The Most Important Meal of the Day
If you're like many families, mornings are hectic. Sleepy parents, sleepy adults, breakfast to make, lunches to pack, school bags, work bags... so much to do and so little time. But breakfast doesn't have to be so crazy. When you take the time to prepare for the first meal of the day as mindfully as you think about other time with your children, you can bring a little more peace to the process and start your day off in a loving, supportive note.
If you're creating a new routine, be sure to communicate with your children about how and why. Ask for their thoughts on how your morning time can move more smoothly, and remind them that you want this to be a time when you can each help each other to start the day well. Asking for their involvement in finding solutions means they'll be more engaged in making those solutions stick.
First, prepare whatever you can the night before. Let this be part of your children's bedtime ritual: before you head to pajamas, pack up your book bags and backpacks. Make sure the shoes you'll need are placed together with your bags, and check the weather to see if you need a jacket or coat. Let your child select their clothes for the next day and hang or place them someplace reliable for the morning. Then move on to brushing teeth and bedtime stories. By putting out as much as you can the night before, you create a space for your children to take ownership over their own belongings (and a time when you can check to make sure it's all in place without the clock ticking behind you!)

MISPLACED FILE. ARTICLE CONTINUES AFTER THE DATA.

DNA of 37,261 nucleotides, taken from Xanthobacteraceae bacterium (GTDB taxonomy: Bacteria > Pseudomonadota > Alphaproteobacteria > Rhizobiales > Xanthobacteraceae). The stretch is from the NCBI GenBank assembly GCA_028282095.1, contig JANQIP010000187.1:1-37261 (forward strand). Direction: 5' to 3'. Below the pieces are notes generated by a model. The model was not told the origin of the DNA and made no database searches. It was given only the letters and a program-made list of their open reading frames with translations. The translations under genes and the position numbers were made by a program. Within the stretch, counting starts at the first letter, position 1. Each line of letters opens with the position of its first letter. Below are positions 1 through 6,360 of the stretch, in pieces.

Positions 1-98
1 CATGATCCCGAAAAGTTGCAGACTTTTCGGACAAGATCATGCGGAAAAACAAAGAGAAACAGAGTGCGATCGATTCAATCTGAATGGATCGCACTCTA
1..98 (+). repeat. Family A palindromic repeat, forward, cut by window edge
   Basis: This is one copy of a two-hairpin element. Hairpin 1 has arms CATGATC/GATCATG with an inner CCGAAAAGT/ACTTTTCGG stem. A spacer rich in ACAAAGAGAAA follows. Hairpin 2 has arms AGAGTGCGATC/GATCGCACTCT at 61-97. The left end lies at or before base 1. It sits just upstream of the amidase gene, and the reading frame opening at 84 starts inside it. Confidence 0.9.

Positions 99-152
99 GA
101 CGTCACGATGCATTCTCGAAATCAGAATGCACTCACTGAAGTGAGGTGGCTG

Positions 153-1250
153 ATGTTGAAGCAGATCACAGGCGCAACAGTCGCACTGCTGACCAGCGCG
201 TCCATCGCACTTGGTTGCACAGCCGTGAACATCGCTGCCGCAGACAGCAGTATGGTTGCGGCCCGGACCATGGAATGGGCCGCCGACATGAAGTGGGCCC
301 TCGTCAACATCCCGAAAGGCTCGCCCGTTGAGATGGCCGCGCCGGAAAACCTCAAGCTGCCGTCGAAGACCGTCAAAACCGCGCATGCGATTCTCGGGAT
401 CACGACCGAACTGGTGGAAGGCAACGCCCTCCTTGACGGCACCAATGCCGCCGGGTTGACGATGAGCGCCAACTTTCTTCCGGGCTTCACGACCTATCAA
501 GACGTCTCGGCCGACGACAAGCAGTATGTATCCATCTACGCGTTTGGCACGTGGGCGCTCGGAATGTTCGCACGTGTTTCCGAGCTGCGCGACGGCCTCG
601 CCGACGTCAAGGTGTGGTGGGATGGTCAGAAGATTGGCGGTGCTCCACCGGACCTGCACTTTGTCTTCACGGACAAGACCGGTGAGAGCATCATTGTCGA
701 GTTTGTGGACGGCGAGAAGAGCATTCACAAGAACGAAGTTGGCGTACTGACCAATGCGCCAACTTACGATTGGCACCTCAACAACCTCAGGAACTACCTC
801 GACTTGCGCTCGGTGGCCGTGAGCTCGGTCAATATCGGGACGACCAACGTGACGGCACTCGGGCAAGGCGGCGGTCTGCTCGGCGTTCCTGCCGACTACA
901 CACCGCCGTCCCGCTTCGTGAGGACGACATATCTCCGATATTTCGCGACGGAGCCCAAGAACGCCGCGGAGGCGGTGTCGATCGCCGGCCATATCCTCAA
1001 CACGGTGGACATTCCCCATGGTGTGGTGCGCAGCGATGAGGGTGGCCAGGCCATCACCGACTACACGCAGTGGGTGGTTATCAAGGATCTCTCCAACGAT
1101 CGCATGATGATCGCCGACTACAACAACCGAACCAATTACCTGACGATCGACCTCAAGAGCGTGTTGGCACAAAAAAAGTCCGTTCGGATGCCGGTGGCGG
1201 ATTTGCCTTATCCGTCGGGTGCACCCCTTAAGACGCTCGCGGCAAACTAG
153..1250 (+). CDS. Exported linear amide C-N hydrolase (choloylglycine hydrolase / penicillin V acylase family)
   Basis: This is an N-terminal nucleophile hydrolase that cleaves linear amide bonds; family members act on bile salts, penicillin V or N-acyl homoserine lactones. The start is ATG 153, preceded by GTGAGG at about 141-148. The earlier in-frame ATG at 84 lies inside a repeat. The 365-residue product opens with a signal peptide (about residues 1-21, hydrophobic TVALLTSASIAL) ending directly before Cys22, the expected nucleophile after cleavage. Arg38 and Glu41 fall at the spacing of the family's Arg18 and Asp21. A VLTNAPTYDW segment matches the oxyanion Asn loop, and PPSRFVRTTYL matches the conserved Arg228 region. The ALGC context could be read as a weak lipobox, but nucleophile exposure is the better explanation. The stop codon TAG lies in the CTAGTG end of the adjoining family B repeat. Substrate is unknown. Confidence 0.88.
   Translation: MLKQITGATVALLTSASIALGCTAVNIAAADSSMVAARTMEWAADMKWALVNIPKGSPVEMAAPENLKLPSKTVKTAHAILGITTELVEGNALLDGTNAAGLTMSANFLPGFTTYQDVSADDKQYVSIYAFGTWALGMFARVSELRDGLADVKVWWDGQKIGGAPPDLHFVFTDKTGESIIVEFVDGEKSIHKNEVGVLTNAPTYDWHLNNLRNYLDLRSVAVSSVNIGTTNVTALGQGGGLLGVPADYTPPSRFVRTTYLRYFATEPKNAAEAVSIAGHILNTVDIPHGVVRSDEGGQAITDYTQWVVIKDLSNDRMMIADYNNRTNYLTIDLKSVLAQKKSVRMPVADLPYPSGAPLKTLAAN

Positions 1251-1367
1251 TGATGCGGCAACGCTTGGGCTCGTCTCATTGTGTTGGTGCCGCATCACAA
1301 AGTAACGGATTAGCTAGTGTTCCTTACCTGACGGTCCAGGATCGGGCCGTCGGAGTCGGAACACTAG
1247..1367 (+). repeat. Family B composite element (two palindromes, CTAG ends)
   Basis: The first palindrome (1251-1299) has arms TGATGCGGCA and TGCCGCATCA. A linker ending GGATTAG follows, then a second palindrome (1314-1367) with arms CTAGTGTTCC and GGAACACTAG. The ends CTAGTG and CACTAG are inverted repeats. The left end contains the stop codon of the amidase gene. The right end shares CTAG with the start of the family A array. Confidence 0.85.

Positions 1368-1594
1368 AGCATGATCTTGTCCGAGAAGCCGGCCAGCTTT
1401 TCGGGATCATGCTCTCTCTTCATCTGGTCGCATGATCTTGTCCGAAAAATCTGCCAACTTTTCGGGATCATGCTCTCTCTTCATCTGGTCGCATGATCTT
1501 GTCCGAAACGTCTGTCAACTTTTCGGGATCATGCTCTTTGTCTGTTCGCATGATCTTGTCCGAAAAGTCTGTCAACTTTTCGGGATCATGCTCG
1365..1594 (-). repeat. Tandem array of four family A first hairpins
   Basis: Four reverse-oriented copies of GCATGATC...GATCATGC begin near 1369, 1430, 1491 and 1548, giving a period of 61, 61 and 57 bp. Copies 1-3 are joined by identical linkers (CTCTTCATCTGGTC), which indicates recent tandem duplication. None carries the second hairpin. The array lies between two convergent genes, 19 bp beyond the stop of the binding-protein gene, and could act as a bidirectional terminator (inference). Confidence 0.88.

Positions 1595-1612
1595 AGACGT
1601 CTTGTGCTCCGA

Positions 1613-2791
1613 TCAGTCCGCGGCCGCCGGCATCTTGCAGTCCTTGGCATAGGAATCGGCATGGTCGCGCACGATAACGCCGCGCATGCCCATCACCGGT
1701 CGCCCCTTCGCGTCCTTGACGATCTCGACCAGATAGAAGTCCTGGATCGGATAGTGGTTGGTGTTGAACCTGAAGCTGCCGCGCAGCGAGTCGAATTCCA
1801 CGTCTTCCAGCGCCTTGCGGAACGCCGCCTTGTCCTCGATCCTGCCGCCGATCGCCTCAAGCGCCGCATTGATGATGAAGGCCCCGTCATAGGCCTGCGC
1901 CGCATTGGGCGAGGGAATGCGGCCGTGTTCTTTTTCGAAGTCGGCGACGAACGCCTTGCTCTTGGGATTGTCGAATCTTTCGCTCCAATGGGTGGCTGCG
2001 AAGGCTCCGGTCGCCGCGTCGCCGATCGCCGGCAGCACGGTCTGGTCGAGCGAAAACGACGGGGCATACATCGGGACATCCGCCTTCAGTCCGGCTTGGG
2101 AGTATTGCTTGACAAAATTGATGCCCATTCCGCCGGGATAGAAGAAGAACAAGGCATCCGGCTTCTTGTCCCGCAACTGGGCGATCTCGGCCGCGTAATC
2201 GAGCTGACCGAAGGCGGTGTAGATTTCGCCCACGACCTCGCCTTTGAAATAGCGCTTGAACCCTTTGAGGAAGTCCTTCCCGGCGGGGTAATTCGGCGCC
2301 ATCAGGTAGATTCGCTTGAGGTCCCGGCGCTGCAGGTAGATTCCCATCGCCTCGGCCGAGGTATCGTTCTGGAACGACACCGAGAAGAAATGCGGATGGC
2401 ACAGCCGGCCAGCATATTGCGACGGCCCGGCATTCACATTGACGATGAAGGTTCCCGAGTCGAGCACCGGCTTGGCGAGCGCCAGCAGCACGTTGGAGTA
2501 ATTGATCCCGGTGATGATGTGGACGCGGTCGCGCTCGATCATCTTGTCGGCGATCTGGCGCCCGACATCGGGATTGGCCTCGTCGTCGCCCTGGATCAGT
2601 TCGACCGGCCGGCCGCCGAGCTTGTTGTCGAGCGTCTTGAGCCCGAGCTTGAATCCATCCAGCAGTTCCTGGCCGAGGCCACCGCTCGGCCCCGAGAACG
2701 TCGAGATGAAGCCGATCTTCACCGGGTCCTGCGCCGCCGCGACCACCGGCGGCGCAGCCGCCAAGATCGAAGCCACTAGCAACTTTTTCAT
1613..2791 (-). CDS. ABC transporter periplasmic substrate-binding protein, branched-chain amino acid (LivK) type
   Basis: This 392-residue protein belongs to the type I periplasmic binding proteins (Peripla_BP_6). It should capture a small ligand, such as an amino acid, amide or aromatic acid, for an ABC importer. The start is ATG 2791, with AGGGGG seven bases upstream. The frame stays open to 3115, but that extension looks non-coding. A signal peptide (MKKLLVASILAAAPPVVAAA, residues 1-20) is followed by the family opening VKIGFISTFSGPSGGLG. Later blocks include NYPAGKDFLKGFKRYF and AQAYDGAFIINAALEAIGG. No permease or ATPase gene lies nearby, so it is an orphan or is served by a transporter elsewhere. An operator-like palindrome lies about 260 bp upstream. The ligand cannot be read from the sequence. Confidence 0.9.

Then, decide how much time you need to peacefully complete your morning tasks, and get up a little bit earlier. I don't know that I've met many folks who love when their alarms go off, but giving yourself even just ten minutes wiggle time means you're prepared for that unexpected phone call or unanticipated conflict that would otherwise throw your morning off track.
Once your children are awake, put your phone away. It's a chronic temptation, but if you have email to check first thing, do so before you get started with your day. Your children need your engagement and eye contact during the morning chaos.
Give directions, instead of reminders. Ask your sleepy children are muddling through the morning routines, offer them clear instructions. "When you have brushed your teeth, you can start getting dressed." Check in without nagging. The younger the child, the fewer tasks they should be asked to handle at once.
Engage your children in breakfast preparations and clean-up in the same way you work for dinner. Let them set the table. Let them pour milk. Instead of going wild in the kitchen while your sleepy children wait at the table, make sure each of you has a way to contribute to the meal together. Again, whatever food prep you can complete the night before, do so. Every member of your family deserves a role to play, a meaningful way in which their contribution matters.
Now, with your clothes ready, your breakfast taken care of and everything you need to get out of the door all in one place waiting for you, remember: this is the time you help to prepare yourself and your children for the rest of the day. Do you want it to be stressful or do you want it to be joyful? Even the most hectic times can be handled as though you're all on the same team. Keep your language positive. Tell your children what you need them to do to contribute rather than what they're not supposed to be doing. Remember to whisper feedback in your child's ear instead of yelling it across the room. Remember to make eye contact. Your children should start their day feeling loved and supported, even if it takes a few more minutes to do so.